A Poetry Treasure

Tabatha has the Poetry Friday round-up for us this week, at http://tabathayeatts.blogspot.com. Do click across and read the many wonderful posts collated there!

This past week I’ve been helping my parents pack up my grandparent’s home. My larrikin Grandan lost a protracted battle with cancer when I was in Year 8, and my quieter Grandma died 7 months ago, aged 97.

There are so many wonderful memories connected to my grandparent’s home. My dad had 3 siblings, and I had 17 cousins and those fabulous fun family times will forever warm my memories. I find I am a very sentimental soul…

I found a very dusty box of old books in the shed at Grandma’s, and included in the treasure chest was a book of poetry, given to my Great Great (?) Grandparents in memoriam of their son Seymour, who was drowned in 1900. The book ‘Why Weepest Thou?’ was published in 1888, by Thomas Nelson and Sons. I hope it comforted them during those awful days of grief.

Today I’m sharing some poems from that book.



‘The Grandmother’ by Tennyson


‘Precious Dust’ by Watts


‘Weep Not’ (Unknown)




  1. What a treasure! A slice of poetic family history, and a kind one at that.
    I added you to the round-up. I’m sorry you weren’t able to see it..that stinks! Do I have your email? I could email you a collection of the links.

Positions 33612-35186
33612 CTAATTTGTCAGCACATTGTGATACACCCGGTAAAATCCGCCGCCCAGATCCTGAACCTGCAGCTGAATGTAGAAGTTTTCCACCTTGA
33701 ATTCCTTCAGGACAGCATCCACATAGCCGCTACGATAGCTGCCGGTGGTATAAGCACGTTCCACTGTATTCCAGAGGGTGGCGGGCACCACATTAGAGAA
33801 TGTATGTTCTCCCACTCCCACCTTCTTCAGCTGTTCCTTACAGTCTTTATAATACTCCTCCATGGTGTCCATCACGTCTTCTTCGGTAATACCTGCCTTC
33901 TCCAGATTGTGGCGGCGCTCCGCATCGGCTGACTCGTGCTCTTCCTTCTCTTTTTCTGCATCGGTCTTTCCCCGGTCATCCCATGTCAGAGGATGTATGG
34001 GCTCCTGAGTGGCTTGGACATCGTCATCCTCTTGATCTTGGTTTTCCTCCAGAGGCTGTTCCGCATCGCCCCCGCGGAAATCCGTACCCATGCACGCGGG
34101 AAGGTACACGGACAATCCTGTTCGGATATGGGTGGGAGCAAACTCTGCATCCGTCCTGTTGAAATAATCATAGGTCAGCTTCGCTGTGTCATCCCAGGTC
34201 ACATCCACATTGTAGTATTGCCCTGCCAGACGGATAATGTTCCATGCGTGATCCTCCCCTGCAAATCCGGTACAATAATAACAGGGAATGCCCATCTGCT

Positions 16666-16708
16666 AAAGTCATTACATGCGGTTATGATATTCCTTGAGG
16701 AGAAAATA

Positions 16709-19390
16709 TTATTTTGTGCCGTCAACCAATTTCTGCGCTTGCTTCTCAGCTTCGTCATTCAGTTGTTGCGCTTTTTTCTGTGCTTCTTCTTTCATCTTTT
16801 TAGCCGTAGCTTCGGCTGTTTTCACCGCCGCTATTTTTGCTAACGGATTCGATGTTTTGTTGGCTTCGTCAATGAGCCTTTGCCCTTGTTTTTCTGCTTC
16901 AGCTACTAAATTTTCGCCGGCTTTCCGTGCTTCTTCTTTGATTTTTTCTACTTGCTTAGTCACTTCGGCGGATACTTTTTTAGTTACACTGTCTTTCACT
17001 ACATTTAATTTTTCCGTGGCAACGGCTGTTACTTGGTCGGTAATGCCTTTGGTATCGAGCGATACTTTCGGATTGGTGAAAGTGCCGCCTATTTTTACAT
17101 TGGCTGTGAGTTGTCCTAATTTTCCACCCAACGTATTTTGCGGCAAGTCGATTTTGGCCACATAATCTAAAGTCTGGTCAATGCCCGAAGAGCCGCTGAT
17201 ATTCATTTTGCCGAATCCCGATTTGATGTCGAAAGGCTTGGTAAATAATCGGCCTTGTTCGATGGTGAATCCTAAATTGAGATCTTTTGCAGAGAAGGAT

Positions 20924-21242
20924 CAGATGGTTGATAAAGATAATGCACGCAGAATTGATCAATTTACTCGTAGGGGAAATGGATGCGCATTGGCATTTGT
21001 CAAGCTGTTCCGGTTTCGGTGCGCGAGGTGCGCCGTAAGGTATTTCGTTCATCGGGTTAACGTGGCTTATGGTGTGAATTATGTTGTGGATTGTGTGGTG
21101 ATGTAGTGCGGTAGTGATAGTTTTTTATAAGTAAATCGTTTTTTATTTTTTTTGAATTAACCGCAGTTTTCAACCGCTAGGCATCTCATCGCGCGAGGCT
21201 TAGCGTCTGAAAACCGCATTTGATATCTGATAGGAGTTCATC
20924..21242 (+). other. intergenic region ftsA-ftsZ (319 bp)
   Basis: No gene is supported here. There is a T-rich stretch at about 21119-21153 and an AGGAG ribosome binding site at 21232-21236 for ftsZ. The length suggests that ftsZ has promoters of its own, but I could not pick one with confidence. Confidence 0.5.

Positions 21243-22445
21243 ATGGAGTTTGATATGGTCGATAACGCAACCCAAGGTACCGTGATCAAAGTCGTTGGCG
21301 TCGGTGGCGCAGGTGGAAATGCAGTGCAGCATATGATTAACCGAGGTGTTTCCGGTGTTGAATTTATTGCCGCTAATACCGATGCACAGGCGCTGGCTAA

2. Thank you for sharing this personal treasure, Kat – I can see why it brought you comfort to discover and read it. The language might be a wee bit different, but these words are timeless, whether from Tennyson or Anonymous!


  3. Wow. A treasure indeed, and I love the hints of your history that come out in this post. I’ve been unearthing poetry treasures too–you can read about one in my post. I hope you’ll share more about your big family, and how interesting to know that someone thought a book for mourners was worth publishing! Says a lot about the age, I think.


  4. Connections abound — my brother and I just packed up mom’s house for an auction of the contents and the sale of the house. Bittersweet time, with lots of trips down memory lane. My father’s youngest brother drowned in a farm pond when he was just shy of two years old. I wonder if my grandparents received condolences like these?


    • I saw you pulling up roots, Mary Lee. For now Grandma’s house is rented out – so it doesn’t have quite the same finality of a sale – but I suspect that wrench will come. I hope all goes well for you with regards your sale. xx


    • You have a point there, Brenda. Well – two, actually. A minister friend once commented that he finds it hard to find meaningful poems to share at a funeral. I must share this collection with him.

      Liked by 1 person

      • I must admit, writing a generic poem about grief was not something I could do. (I tried.) But then, perhaps that was my problem – because many of the poems in the book aren’t generic poems. They each tell their own story – that others could relate to.


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